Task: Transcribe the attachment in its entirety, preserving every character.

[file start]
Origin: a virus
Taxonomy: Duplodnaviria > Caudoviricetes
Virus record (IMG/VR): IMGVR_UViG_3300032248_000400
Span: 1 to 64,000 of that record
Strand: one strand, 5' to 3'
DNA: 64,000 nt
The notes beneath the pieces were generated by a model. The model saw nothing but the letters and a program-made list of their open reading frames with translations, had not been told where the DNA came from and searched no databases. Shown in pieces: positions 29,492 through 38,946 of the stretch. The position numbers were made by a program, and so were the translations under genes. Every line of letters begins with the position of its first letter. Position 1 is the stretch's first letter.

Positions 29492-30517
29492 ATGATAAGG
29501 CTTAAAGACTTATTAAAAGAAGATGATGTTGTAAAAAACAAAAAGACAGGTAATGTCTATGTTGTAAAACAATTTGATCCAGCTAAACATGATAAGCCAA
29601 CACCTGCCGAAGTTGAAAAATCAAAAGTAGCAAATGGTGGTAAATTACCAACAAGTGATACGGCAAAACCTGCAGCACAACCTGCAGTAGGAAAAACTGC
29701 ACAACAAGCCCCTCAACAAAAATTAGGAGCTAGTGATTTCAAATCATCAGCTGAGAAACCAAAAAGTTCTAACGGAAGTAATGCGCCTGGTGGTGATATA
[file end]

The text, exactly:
Origin: a virus
Taxonomy: Duplodnaviria > Caudoviricetes
Virus record (IMG/VR): IMGVR_UViG_3300032248_000400
Span: 1 to 64,000 of that record
Strand: one strand, 5' to 3'
DNA: 64,000 nt
The notes beneath the pieces were generated by a model. The model saw nothing but the letters and a program-made list of their open reading frames with translations, had not been told where the DNA came from and searched no databases. Shown in pieces: positions 29,492 through 38,946 of the stretch. The position numbers were made by a program, and so were the translations under genes. Every line of letters begins with the position of its first letter. Position 1 is the stretch's first letter.

Positions 29492-30517
29492 ATGATAAGG
29501 CTTAAAGACTTATTAAAAGAAGATGATGTTGTAAAAAACAAAAAGACAGGTAATGTCTATGTTGTAAAACAATTTGATCCAGCTAAACATGATAAGCCAA
29601 CACCTGCCGAAGTTGAAAAATCAAAAGTAGCAAATGGTGGTAAATTACCAACAAGTGATACGGCAAAACCTGCAGCACAACCTGCAGTAGGAAAAACTGC
29701 ACAACAAGCCCCTCAACAAAAATTAGGAGCTAGTGATTTCAAATCATCAGCTGAGAAACCAAAAAGTTCTAACGGAAGTAATGCGCCTGGTGGTGATATA